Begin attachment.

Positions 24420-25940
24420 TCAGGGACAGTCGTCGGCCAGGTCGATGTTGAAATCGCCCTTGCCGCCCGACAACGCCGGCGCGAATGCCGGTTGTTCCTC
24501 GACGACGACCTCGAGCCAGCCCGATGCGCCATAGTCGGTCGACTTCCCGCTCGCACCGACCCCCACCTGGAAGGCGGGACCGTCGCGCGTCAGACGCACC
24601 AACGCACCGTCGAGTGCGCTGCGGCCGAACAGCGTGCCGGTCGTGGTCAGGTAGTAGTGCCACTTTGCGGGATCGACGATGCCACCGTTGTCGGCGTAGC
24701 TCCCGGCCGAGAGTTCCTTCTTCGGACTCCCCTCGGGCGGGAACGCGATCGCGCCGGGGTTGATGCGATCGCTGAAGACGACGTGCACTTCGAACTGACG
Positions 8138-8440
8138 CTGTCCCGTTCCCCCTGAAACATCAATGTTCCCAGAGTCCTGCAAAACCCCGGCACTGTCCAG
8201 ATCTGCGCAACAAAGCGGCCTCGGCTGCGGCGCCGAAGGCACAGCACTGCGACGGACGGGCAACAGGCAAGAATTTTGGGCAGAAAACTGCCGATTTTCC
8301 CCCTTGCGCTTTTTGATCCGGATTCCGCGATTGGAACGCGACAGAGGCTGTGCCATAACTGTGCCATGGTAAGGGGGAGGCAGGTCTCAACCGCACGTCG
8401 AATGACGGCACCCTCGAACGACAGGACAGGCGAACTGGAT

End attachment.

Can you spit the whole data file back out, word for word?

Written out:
Positions 24420-25940
24420 TCAGGGACAGTCGTCGGCCAGGTCGATGTTGAAATCGCCCTTGCCGCCCGACAACGCCGGCGCGAATGCCGGTTGTTCCTC
24501 GACGACGACCTCGAGCCAGCCCGATGCGCCATAGTCGGTCGACTTCCCGCTCGCACCGACCCCCACCTGGAAGGCGGGACCGTCGCGCGTCAGACGCACC
24601 AACGCACCGTCGAGTGCGCTGCGGCCGAACAGCGTGCCGGTCGTGGTCAGGTAGTAGTGCCACTTTGCGGGATCGACGATGCCACCGTTGTCGGCGTAGC
24701 TCCCGGCCGAGAGTTCCTTCTTCGGACTCCCCTCGGGCGGGAACGCGATCGCGCCGGGGTTGATGCGATCGCTGAAGACGACGTGCACTTCGAACTGACG
Positions 8138-8440
8138 CTGTCCCGTTCCCCCTGAAACATCAATGTTCCCAGAGTCCTGCAAAACCCCGGCACTGTCCAG
8201 ATCTGCGCAACAAAGCGGCCTCGGCTGCGGCGCCGAAGGCACAGCACTGCGACGGACGGGCAACAGGCAAGAATTTTGGGCAGAAAACTGCCGATTTTCC
8301 CCCTTGCGCTTTTTGATCCGGATTCCGCGATTGGAACGCGACAGAGGCTGTGCCATAACTGTGCCATGGTAAGGGGGAGGCAGGTCTCAACCGCACGTCG
8401 AATGACGGCACCCTCGAACGACAGGACAGGCGAACTGGAT